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ascended the side of a small hill, and got a plentiful supply of their favourite white moss. A day or two after their arrival, the change of food and climate affected the calves ; two of them could not be found. KARINA, however, begged me not to trouble myself, for that the mother had concealed them where no one but herself could find them. In the afternoon I ordered Jens to draw the whole of them to the shore : he collected them in a moment by whistling, and began to descend the hill, when KARINA came to me laughing, and pointing to a female who was loitering behind, and who, as soon as she fancied herseif unperceived, turned back ; "She is gone to fetch her child,' said KARINA, and with it she soon made her appearance.

“I have been often amused by the manner in which the males examine and dress their wonderful horns ; it is performed in the neatest manner with the hind foot.

“ In Lapland, the herds of these animals are extremely numerous : the poor have from fifty to two hundred; the middle class from three to seven hundred, and the rich above a thousand. Their greatest enemy is the wolf, which sometimes breaks into the fold, and destroys thirty or forty at a time. The Laplander holds him in the greatest detestation, and is almost in a rage when the name is mentioned. The first question put to me by Jens Holm, was, 6 Are there wolves in England ?' and when told that they were entirely extirpated, he clasped his hands, and said, 'If it had snow, mountains, and rein moss, what a happy country it would be.' Bears sometimes destroy the deer, seizing them by surprise ; but this is rather a rare occurrence.”

(To be continued.)


(Continued from page 81.) A STRIKING feature in the character of sinners, is either cold insensibility to kindness, or marked ingratude for benefits received. JEHOIAKIM, the King of Judah, was influenced, in no slight degree, by this harsh and sullen disposition. Although restored to regal honours by the conqueror's clemency, and favoured by the mercy of Jehoval with a suspension of impending judgments, yet he was neither humbled nor amended, but pursued, with an increased avidity, those heinous crimes which had so fearfully exposed him to the wrath of Heaven.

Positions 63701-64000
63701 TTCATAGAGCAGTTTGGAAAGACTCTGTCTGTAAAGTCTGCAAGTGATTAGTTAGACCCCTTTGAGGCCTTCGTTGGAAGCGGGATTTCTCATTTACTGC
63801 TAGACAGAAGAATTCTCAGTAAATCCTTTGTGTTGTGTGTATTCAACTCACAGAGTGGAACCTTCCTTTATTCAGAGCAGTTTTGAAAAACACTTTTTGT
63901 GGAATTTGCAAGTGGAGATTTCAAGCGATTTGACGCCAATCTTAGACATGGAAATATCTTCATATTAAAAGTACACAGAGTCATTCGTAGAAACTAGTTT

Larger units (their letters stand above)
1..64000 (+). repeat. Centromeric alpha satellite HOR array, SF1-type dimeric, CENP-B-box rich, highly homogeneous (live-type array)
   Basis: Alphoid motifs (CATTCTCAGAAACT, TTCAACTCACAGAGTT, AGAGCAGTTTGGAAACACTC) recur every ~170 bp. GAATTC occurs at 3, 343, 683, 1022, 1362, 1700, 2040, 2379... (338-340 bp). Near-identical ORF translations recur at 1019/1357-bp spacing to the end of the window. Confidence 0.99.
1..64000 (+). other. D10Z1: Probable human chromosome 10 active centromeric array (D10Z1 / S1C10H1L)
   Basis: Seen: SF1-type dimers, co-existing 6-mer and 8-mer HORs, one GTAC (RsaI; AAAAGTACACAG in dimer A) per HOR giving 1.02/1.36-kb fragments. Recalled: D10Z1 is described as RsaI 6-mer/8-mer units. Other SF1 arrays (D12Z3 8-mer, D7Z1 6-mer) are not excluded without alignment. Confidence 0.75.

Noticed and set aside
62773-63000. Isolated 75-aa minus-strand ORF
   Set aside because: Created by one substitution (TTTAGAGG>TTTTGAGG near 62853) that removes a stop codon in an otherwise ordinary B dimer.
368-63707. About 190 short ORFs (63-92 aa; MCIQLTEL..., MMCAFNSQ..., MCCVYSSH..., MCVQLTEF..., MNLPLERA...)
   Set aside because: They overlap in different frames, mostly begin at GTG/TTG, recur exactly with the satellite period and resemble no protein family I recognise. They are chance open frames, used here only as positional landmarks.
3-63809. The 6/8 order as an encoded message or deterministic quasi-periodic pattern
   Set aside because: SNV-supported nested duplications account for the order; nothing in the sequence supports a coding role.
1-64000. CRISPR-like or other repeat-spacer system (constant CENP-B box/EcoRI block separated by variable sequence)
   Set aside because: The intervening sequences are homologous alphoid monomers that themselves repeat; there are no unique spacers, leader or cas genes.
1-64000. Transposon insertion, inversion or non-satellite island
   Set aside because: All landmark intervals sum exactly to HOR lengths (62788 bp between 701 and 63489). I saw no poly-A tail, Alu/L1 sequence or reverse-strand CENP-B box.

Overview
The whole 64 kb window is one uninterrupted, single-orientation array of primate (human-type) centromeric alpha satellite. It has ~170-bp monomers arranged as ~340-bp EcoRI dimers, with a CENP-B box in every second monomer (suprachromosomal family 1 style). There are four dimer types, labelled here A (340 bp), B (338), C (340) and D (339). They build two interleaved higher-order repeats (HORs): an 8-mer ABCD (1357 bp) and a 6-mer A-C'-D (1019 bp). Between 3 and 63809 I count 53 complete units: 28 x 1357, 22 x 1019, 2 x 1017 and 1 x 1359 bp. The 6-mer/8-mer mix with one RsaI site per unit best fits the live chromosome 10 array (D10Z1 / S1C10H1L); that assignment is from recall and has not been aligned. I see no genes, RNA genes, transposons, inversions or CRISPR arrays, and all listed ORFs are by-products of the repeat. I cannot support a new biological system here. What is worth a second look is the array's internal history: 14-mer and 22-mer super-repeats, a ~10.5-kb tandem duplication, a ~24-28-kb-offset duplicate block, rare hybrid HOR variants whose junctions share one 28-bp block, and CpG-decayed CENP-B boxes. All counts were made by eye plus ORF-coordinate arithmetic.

The people, too, were, like their sovereign, so infatuated by iniquity as scarcely to discern the hand of judgment in the evils they had suffered; yet the spoliation of their temple, which had been robbed of its most costly treasures, and the bereavement of their noblest families, whose children had been forced into captivity, could not but humble and affect them in some slight degree. As a token of their sorrow, they therefore set apart the day on which their city had been taken by the Babylonish army, to be commemorated as an annual fast. The Prophet JEREMIAH, anxious to improve so favourable an occasion, availed himself of this solemnity, again to urge them to repentanee; and, therefore, when the people were assembled from the various parts of Judah, for the purpose of confessing their transgressions, he ordered BARUCH to go up into the temple, and read a second time the scroll, containing those predictions of approaching judgment, which he had written by divine command. From the window of a chamber, appropriated to the sittings of


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the Council, he read the parchment to the multitude below; and so alarming were the threatenings it contained, that they were presently reported to the royal household, who sent for BARUCH, and required that he would read the roll to them. Affrighted at its terrible denunciations, they took the writing, and ordered him to go with JEREMIAH to some secret place, while they reported what had happened to the King. JEHOIAKIM, on hearing the relation of his nobles, required them to produce the roll, and read it in his presence; but he no sooner heard a portion of it, than his anger and impatience became so intemperate, that he spatched it from the reader, and, cutting it in indignation with his pen-knife, cast it at once into the flames. This impious outrage, which the remonstrances of his attendants could not restrain him from committing, he seconded by issuing orders for the apprehension of the persons who had thus ex. cited his displeasure, that he might wreak his vengeance more efficiently on them. But he was impotent in wrath; for God preserved his servants, who, fol. lowing the suggestion of the Council, conoealed themselves too closely to be discovered by the emissaries of the King. The consequences of his sin and folly were, however, bitterly entailed upon himself and his apostate family: a new command was given to JEREMIAH to cause the roll to be re-written, &c. companied with an appalling sentence of death and infamy against the man who had not scrupled so profanely to offend alike against the anger and the clemency of Heaven.